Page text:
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Skeptic Research Center

Civil Unrest & Presidential Election Study (CUPES)

The purpose of our initial study, the Social and Political Attitudes Study (SPAS), was to discover which political issues most divide people, and also to discover how the most divided people see the world.

In our new study, Civil Unrest and Presidential Election Study (CUPES), currently in the data analysis stage, we examine the same topics but in light of the unprecedented level of social and economic unrest of 2020. Specifically, we have added questions about peoples’ political and social attitudes as they relate to the George Floyd protests, the Coronavirus Pandemic, and the presidential election.

Data is being collected in September and October 2020 via Qualtrics Survey Software and Qualtrics’ sample recruitment services. 1500 adults will fill out a 15-minute survey. The study sample is nationally representative, meaning that the proportion of participants will reflect the U.S. adult population in terms of educational attainment, gender, and household income. We also over-sampled ethnic minorities to ensure that their attitudes, experiences, and perceptions can be assessed adequately.

For additional information (e.g., measures used, codebook, participant details) on this study, please feel free to contact the principal investigators: Dr. Kevin McCaffree and Dr. Anondah Saide.

We are interested in hearing your suggestions for future research studies. Please send us an email to [email protected].

Science is fundamentally a collaborative endeavor. Your contributions, whether concrete (i.e., monetary) or abstract (i.e., ideas) are important to us. There are many ways you can become involved or contribute to the Skeptic Research Center. Fund our studies. Provide feedback. Submit an idea by email.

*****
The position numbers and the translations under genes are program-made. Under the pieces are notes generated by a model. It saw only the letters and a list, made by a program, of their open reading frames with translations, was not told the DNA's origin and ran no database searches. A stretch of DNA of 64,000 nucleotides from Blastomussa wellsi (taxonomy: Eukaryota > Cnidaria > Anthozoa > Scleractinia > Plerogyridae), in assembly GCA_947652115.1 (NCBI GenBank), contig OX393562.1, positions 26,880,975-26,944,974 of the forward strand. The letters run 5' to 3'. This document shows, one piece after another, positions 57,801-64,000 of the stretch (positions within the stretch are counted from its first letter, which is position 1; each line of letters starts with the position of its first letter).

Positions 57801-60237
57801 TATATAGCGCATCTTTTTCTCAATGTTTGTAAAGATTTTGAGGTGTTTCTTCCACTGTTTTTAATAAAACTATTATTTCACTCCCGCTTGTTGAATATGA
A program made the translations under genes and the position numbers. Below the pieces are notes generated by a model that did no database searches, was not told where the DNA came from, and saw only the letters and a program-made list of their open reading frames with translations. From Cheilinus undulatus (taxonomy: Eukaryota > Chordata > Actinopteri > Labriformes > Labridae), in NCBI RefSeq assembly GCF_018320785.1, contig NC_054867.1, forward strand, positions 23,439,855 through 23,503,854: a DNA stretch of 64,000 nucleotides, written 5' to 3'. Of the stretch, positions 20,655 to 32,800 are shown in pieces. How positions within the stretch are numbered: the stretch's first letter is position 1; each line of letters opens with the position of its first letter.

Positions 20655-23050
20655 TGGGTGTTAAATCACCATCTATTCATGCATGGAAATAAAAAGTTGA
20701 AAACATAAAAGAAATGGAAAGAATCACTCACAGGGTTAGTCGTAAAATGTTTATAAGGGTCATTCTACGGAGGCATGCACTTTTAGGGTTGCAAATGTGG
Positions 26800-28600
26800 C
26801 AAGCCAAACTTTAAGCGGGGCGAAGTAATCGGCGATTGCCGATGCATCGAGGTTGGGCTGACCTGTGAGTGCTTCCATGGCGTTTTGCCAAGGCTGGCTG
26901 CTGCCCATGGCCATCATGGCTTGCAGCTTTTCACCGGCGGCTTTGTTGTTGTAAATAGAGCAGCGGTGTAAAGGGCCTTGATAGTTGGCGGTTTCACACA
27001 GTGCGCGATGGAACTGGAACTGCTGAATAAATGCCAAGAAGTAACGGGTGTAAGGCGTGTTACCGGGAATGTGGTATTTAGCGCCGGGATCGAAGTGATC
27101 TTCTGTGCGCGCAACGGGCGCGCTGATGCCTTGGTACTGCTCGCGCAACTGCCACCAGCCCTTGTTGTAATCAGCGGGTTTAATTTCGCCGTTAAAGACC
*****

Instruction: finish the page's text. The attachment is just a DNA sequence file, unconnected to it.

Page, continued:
REPORT (CUPES-009)

Has Time Spent with Family and Friends Declined?

Ninth report in the Civil Unrest & Presidential Election Study (CUPES)

In this report, we investigated the extent to which peoples’ time spent with family and friends changed during a particular period in American history: the leadup to the 2020 Presidential election amidst the COVID-19 pandemic. Given that both the 2020 presidential election and COVID-19 were significant political events embroiled in significant political disagreements, we draw from a sample of adults taken in Fall 2020 to investigate changes in peoples’ interactions with friends and family compared to the prior Fall of 2019.
Download Report (CUPES-009)

Suggested Citation: Saide, A., & McCaffree, K. 2021. Has Time Spent with Family and Friends Declined? Skeptic Research Center, CUPES-009.

Technical and statistical information on this data and analysis is available in the Supplemental Materials for Report CUPES-009.

REPORT (CUPES-008)

Why Are People Misinformed About Fatal Police Shootings?

Eighth report in the Civil Unrest & Presidential Election Study (CUPES)